Claire Tree is a singer/dancer who goes after what she wants in a straight-forward, no-nonsense manner, so when she finds herself in the New York City hotel-suite, in fashionable Peacock ... See full summary »
In this murder mystery, sexy blonde film star Irma Gladden is found dead in her car after shooting the last scene in her film, "Falling Star" at Eminent Studios. The suspects are numerous ... See full summary »
Fred C. Newmeyer
J. Farrell MacDonald
As Freddie and Lugger, employees of Bovhini, are waiting in the parking lot of the Club Sirocco for Ruth Parmelee, they see a woman accost Ruth and then shoot her and speeds away in a car. ... See full summary »
A poor hat-check girl loses her job and is forced to get a job as a dancer at a roadhouse. There she falls in love with the son of a rich businessman. The boy's father, believing her to be ... See full summary »
Robert Z. Leonard
Harry L. Rattenberry
John Smith is a young architect who changed his name from Marco Ricca when he realized that being a notorious bootlegger's son was not likely to help his career. Maria Palmiero's father is ... See full summary »
Rowland V. Lee
There is this old concertmaster of the Cosmopolitian Orchestra and he is about to realize his life-long ambition of appearing as a soloist with the orchestra, when an accident robs him of ... See full summary »
Claire Tree is a singer/dancer who goes after what she wants in a straight-forward, no-nonsense manner, so when she finds herself in the New York City hotel-suite, in fashionable Peacock Alley, of Stoddard Channing, she wastes no time. Claire wants to get married. But, Stoddard, whom she cares for very much, has several proposals directed at her, none of which sound remotely like a marriage proposal; Claire tells him, in her straight-forward, no-nonsense manner that she wants to get married because, in her words: "I'm running away from the doubts and uncertainty and problems of a woman who isn't married." Stoddard thinks that nuptial bonds is a stupid old-fashioned tradition and fatal to romance. She says any man who says that is lying, and when she departs his suite at the crack of dawn, she seems convinced Stoddard indeed believes what he said he believed. But Claire has another option awaiting her...a Texan from home, and she promptly accepts his marriage proposal. But the house ... Written by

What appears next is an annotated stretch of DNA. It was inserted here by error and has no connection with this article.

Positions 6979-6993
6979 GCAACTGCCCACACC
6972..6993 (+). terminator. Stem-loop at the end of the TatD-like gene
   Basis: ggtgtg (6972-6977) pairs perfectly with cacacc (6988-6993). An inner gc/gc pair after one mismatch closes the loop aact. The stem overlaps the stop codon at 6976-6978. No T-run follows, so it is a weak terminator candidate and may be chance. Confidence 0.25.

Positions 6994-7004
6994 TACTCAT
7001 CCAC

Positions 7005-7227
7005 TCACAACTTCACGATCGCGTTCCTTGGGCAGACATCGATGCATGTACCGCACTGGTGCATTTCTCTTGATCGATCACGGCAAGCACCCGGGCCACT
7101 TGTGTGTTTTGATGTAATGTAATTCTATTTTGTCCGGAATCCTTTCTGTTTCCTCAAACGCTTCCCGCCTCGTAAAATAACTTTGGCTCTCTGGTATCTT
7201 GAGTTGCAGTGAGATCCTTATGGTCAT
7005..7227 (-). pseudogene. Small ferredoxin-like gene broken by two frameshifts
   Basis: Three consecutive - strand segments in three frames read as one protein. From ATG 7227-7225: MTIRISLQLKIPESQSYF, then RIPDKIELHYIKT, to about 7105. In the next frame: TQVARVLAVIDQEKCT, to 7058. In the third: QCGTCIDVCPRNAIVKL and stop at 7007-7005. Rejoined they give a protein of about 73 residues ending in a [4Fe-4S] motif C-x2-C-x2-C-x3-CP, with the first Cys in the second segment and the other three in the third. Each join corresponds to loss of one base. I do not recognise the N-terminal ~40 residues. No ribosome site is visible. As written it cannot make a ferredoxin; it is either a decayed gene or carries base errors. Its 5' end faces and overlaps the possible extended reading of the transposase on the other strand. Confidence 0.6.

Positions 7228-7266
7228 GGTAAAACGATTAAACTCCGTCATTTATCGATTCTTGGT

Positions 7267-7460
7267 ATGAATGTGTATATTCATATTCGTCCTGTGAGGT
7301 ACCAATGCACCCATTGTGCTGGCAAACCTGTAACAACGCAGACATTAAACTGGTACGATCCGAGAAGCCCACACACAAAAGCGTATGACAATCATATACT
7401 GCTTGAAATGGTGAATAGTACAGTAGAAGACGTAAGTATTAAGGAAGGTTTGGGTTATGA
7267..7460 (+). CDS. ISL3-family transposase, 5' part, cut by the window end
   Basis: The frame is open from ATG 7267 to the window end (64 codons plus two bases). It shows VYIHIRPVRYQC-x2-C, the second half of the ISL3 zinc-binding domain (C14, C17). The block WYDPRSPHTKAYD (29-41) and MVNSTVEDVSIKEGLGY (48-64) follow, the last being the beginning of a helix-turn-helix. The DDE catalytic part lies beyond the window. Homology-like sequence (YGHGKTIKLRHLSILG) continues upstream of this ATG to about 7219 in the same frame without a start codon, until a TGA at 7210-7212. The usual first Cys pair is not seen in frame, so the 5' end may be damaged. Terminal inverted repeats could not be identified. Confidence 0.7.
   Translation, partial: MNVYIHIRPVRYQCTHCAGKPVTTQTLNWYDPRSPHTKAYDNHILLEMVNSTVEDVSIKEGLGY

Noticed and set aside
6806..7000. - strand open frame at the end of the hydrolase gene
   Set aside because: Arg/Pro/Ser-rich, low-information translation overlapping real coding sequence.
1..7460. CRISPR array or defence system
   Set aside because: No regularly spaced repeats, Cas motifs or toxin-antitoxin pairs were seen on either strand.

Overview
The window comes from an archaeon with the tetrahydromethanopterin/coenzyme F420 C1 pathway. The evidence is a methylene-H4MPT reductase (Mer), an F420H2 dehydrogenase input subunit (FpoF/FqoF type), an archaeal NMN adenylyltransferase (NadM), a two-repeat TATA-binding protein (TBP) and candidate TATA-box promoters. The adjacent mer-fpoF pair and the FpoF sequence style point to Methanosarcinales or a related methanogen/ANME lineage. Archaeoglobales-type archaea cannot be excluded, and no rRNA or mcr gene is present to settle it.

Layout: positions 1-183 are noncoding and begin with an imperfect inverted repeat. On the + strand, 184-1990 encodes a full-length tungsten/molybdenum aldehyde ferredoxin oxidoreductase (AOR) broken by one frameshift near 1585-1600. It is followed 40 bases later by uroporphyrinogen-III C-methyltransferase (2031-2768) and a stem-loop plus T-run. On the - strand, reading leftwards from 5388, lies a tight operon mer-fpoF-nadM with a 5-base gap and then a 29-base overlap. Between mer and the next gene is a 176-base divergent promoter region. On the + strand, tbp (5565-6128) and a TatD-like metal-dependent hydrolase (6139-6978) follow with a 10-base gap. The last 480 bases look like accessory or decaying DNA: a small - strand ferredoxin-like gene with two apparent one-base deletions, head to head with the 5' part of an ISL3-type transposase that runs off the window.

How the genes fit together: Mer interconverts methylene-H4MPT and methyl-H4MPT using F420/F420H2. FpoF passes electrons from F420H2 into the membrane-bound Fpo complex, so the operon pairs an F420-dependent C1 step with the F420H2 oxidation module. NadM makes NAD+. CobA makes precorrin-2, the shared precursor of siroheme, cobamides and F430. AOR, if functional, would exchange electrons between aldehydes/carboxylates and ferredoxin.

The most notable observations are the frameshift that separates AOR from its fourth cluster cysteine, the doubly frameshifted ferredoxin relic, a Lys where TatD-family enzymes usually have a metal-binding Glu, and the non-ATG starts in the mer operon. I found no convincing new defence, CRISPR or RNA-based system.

Les Adams <firstname.lastname@example.org>
Completed in the fall of 1929, and copyrighted in November 1929, the film was not released until 1930; it was never reviewed in either weekly Variety or the New York Times, indicating that it never had a New York City opening. See more »
I had long waited to see this early talkie curiosity.However the copy that i purchased had 10 minutes missing,which unfortunately included the musical number.I have seen part of this number before and it has to be one of the worst numbers ever performed.The story is rather dated.As for Murrays performance whilst it isn't very good neither is it very bad.What is noticeable is the fact that she is rather overweight with a rather pronounced double chin.Given the fact that she had rather foolishly left MGM and lands up at an independent she probably felt that her career had run its course as she only made another couple of films after this.
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